Every month our Emergency Response Division provides scientific expertise and services to the U.S. Coast Guard on everything from running oil spill trajectories to model where the spill may spread, to possible effects on wildlife and fisheries and estimates on how long the oil may stay in the environment.
This month OR&R responded to 15 incidents, including oil discharges, sunken vessels, and other pollution-related incidents.
Here are some of February's notable incidents:
On Feb. 1, an estimated 630 gallons of dark crude oil was reportedly discharged into Tabbs Bay northeast of the Texas Ship Channel near Baytown, Texas. The source of the discharge was unknown, but believed to be either an active or abandoned pipeline well.
Divers identified the source of the discharge as an out-of-service wellhead with a well cover that was not secure. An enclosure known as a cofferdam was placed around the source to provide containment until a permanent well abatement solution can be implemented. The Coast Guard requested NOAA provide a trajectory for the discharged oil.
According to a Coast Guard press release, approximately four miles of shoreline were impacted and 11,760 gallons of oily-water mixture was collected using vacuum trucks and a floating drum skimmer. As of the Feb. 5 press release, 6,400 feet of containment boom and 12,500 feet of absorbent boom had been deployed and six workboats on site continued to collect the soiled boom and deploy new boom.
Shoreline Cleanup and Assessment Technique (SCAT) teams conducted 4.5 miles of shoreline assessment to determine possible shoreline and wildlife impacts. The cause of the well failure remains under investigation.
On Feb. 11, a mystery spill of red dyed diesel fuel was reported at the Venice Marine in Venice, Louisiana. An unknown quantity of the red dyed diesel and white foam was present between boat slips in an area of less than 2,500 square feet. Red-dyed diesel is the same as regular diesel fuel oil , but in the United States, off-road fuel (including farm equipment and boats) is treated with a red dye to denote that the fuel is not subject to road taxes.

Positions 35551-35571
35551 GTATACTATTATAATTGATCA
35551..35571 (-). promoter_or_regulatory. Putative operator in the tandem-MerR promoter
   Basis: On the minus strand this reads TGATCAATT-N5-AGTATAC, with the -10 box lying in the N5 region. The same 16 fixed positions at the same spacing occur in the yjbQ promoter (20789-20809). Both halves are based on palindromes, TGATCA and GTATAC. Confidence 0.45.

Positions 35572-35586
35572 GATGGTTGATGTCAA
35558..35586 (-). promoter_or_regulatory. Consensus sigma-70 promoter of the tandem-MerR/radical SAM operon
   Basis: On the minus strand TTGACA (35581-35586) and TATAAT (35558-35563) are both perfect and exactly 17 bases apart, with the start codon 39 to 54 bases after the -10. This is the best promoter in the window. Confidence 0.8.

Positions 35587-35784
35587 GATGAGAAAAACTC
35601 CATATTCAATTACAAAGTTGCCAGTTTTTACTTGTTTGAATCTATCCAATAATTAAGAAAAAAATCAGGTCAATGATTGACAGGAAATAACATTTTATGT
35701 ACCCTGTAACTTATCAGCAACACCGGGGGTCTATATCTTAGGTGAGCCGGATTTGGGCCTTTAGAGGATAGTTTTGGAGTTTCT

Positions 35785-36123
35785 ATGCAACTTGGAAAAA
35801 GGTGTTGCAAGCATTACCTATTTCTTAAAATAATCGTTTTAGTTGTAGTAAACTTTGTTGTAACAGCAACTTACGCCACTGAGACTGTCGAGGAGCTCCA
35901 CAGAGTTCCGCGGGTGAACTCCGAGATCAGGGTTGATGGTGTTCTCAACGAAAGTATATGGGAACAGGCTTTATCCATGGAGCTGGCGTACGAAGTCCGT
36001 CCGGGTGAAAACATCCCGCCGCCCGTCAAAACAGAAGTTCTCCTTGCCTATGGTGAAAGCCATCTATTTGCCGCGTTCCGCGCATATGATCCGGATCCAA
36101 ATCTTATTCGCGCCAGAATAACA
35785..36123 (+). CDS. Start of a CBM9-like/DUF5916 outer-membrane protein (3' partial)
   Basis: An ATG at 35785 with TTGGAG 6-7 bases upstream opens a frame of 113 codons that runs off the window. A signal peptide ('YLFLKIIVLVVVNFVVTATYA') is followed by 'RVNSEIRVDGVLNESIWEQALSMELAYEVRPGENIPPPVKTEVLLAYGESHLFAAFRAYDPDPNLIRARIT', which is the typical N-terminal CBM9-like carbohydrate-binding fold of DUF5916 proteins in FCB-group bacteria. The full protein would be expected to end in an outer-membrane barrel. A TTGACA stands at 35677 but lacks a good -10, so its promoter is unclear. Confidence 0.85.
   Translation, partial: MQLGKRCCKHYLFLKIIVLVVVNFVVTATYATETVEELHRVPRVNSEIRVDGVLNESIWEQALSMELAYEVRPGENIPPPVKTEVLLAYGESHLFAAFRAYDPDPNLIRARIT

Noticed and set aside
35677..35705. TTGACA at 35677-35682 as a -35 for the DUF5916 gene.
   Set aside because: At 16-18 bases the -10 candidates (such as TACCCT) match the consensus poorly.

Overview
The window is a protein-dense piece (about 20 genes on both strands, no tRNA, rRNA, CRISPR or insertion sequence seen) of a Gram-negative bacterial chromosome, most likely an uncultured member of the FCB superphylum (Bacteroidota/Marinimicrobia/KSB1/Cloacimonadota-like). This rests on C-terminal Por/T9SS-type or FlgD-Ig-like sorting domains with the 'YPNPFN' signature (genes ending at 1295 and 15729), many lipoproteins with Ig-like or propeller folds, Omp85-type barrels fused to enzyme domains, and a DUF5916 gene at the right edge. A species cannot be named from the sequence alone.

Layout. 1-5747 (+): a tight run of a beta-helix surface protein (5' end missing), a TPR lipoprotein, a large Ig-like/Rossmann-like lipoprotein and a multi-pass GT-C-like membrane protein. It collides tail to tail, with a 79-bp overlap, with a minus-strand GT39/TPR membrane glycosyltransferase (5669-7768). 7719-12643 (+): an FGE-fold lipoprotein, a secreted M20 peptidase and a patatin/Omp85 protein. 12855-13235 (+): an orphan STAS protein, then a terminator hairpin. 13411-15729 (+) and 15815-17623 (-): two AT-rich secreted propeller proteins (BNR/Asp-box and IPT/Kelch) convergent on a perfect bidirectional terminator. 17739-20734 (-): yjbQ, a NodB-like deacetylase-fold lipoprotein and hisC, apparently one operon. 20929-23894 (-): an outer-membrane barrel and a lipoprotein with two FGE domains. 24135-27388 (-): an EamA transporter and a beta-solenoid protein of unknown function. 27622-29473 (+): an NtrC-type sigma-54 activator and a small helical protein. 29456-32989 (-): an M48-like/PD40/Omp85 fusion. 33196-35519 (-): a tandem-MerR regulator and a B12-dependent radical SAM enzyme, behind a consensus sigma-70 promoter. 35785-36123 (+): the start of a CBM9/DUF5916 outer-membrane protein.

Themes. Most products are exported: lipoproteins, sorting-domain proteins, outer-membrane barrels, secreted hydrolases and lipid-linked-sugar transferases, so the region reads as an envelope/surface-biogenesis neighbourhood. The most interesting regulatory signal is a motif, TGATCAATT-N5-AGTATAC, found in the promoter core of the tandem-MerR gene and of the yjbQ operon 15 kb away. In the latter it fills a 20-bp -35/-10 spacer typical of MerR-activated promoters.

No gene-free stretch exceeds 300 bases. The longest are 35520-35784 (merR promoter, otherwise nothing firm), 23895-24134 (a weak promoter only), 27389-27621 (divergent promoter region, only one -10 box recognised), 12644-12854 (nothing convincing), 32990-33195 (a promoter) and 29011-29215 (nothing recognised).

The U.S. Coast Guard went on scene to collect information and attempt to identify the source. Three dead pelicans were found on site. NOAA provided on scene support for the incident.
On Feb. 20, a 44-foot recreational vessel reportedly sank while moored at the Skyline Marina in Anacortes, Washington. The SEA WOLF has a tank capacity of 500 gallons of oil, but is believed to have been carrying only 250 gallons at the time it sank.
Light sheening was visible near the vessel. Divers worked to plug the fuel vents and remove the remaining fuel on board. No impacts to wildlife were observed.
Here is the complete list of last month’s incidents, click on the links to find out more:
- Tabbs Bay Discharge, Baytown, TX
- GARROW BEND Sunken Tug
- Grounded Vessel, Hilo, Hawaii
- Mystery Oil Slick Viosca Knoll Block 989
- Gaubert Oil Diesel Spill
- Small plane crash
- Fishing Vessel Aground on Shackleford Banks, NC
- Lost dredge Hose
- Diesel Spill - Unknown Source
- Mystery Red Dyed Diesel Spill Venice Marina
- North Santiam River - Truck Spill
- Recreational vessel sunk in Anacortes Skyline Marina
- Gray whale carcass
- Partially Submerged Recreational Vessel Huron Harbor Marina
- Whitney Tank Battery 160 Loomis Pass Spill